|Force(s):|| Liu Zhang's Forces|
|Real name:||Huang Quan|
|Style name:|| |
|Chinese name:|| |
Huang Quan was a Wei minister.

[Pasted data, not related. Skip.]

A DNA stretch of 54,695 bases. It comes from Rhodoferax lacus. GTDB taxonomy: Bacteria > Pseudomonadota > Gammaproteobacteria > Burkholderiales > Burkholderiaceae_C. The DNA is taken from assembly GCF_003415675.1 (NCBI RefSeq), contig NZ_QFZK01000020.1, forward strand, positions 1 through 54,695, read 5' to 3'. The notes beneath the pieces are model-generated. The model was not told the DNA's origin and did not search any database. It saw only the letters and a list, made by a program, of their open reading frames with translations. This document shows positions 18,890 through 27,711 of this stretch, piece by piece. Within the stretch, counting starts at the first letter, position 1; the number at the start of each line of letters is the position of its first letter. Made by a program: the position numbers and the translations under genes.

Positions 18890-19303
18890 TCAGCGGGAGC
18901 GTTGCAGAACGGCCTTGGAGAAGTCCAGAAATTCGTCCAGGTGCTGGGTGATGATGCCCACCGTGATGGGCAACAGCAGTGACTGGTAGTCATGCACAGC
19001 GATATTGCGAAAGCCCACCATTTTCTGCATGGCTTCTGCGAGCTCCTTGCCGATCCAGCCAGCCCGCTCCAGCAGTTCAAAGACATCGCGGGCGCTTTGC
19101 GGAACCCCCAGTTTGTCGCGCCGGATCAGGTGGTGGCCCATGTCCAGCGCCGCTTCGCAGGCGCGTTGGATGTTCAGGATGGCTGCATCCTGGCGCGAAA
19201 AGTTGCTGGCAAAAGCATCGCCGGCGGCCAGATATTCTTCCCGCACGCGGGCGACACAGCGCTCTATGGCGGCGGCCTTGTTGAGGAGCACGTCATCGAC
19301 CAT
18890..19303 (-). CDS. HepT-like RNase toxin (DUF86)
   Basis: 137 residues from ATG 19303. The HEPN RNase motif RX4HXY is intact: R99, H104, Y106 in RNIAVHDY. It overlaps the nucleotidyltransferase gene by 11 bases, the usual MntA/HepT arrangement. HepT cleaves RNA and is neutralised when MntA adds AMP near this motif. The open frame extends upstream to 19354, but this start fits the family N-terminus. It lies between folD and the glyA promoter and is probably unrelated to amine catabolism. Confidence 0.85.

Despite eventually serving three lords, Huang Quan was loyal to each lord he served. When Zhang Song wanted to invite Liu Bei to the Riverlands to help Liu Zhang, Huang Quan opposed the idea. Huang Quan said, “If you make Liu Bei a subordinate, he will be dissatisfied, but if you make him your equal, then the people of Shu will not know which lord to serve. Inviting Liu Bei to Shu can only spell out trouble for the future.” Liu Zhang did not care about Huang Quan’s good intentions however, and invited Liu Bei to Yizhou anyways. Liu Zhang also appointed Huang Quan to govern Guanghan. Even when many of Liu Zhang’s generals surrendered to Liu Bei, Huang Quan stayed loyal to Liu Zhang. When Liu Zhang surrendered, however, Huang Quan sought a position in Liu Bei’s army. Now under the banner of Liu Bei, Huang Quan suggested that Liu Bei prevent Cao Cao from seizing Hanzhong from Zhang Lu. After this could not be done, Huang Quan advised Liu Bei to re-conquer Hanzhong. Because this succeeded, Huang Quan was promoted to ’Palace Attendant.’ Later, Liu Bei wanted to personally lead an attack on the kingdom of Wu. Huang Quan offered to lead the vanguard, however. Said Huang Quan to Liu Bei, “Wu troops are stout-hearted fighters; floating downstream we will advance swiftly but encounter difficulty retreating. I ask permission to lead the vanguard and make contact with the enemy. Your Majesty ought to stay behind and guard the rear.” Liu Bei, unfortunately, ignored this advice and commanded his army personally. Bei marched his army to Xiaoting in Yidao, but a few months later was defeated decisively in the battle of Yiling. After the battle, Huang Quan needed to escape from his position north of the Jiang river. Because all roads that Huang Quan could take back to Shu were cut off, however, Huang Quan was forced to flee north and surrender to Wei. Back in Shu, many officials urged Liu Bei to imprison Huang Quan’s family. Liu Bei knew that he, and not Huang Quan, was responsible for Huang Quan’s defection to Wei, however. Because of this, Liu Bei treated Huang Quan’s family in Shu well. Meanwhile, Huang Quan became popular in the Wei court, and was thought of highly by Sima Yi. Cao Pi, the ruler of Wei at the time that Huang Quan surrendered, appointed Huang Quan as the “General Who Suppresses the South.” Upon dieing Huang Quan also received the posthumous title of ‘Bright Marquis,’ and one of his sons, Huang Yong, inherited his old titles. Huang Quan’s son, Chong, continued to serve Shu. Huang Chong, though, was killed by his own men during Wei’s invasion of the Riverlands.